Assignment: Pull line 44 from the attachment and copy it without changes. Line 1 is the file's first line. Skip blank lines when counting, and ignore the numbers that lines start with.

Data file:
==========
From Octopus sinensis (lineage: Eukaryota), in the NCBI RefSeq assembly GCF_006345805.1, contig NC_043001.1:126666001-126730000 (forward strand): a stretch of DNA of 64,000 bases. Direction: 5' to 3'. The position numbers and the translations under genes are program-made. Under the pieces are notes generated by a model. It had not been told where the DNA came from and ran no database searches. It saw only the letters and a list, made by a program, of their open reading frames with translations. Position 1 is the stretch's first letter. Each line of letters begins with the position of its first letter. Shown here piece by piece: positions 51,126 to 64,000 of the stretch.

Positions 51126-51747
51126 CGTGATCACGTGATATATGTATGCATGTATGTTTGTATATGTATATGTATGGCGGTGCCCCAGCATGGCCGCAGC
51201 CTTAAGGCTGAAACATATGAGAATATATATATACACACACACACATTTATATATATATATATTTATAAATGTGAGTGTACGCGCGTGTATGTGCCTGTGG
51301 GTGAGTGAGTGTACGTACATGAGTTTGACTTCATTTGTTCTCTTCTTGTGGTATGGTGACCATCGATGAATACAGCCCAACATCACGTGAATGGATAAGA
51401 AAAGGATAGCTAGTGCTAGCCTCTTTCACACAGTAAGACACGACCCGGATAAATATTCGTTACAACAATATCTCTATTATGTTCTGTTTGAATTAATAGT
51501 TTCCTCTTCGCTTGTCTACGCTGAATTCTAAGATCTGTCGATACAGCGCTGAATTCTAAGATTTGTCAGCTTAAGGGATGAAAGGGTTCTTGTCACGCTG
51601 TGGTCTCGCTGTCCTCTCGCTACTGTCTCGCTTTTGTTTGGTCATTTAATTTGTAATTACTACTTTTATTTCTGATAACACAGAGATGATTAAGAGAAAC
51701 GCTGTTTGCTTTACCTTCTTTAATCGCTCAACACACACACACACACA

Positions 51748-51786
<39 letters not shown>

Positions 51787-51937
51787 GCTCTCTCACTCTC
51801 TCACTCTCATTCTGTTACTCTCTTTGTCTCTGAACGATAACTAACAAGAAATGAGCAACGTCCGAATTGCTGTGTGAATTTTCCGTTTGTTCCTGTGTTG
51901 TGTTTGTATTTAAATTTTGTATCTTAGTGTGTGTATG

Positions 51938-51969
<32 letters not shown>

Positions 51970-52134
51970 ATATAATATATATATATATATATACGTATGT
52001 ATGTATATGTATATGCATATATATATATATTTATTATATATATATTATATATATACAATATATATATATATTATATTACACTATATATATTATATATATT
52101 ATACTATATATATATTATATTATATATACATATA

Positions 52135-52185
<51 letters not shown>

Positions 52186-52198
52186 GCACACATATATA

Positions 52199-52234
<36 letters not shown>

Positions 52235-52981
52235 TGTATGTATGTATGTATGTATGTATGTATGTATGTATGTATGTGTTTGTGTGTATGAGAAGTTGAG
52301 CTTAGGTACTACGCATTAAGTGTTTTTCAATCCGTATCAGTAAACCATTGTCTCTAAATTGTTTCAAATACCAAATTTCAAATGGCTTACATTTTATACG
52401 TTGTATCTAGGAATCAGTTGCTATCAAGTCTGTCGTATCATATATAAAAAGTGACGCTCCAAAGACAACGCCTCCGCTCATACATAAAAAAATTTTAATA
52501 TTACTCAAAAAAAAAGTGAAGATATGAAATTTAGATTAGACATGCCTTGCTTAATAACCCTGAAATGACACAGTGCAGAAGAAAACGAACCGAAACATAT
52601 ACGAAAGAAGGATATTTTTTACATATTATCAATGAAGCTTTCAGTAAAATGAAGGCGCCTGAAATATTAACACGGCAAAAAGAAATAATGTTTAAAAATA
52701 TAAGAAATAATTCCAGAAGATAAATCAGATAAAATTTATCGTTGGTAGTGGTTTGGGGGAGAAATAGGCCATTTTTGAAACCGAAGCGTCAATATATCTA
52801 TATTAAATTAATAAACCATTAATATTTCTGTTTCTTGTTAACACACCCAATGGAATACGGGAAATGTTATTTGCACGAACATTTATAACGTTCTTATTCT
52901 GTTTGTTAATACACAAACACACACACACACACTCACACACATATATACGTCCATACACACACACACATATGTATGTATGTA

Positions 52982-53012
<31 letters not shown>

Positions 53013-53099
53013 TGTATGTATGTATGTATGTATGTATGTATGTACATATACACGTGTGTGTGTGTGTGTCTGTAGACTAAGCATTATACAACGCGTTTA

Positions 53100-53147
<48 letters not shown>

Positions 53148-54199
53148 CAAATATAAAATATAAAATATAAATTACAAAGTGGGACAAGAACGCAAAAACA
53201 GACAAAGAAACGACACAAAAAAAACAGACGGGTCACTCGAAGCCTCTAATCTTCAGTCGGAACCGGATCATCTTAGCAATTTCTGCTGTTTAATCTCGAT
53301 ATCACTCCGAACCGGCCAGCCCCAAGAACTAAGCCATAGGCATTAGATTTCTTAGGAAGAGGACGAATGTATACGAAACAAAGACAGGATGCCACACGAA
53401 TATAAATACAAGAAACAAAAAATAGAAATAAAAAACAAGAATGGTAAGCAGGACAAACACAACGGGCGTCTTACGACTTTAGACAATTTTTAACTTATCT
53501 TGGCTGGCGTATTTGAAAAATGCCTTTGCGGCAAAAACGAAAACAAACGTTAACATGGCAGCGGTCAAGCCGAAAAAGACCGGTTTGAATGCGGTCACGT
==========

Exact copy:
53148 CAAATATAAAATATAAAATATAAATTACAAAGTGGGACAAGAACGCAAAAACA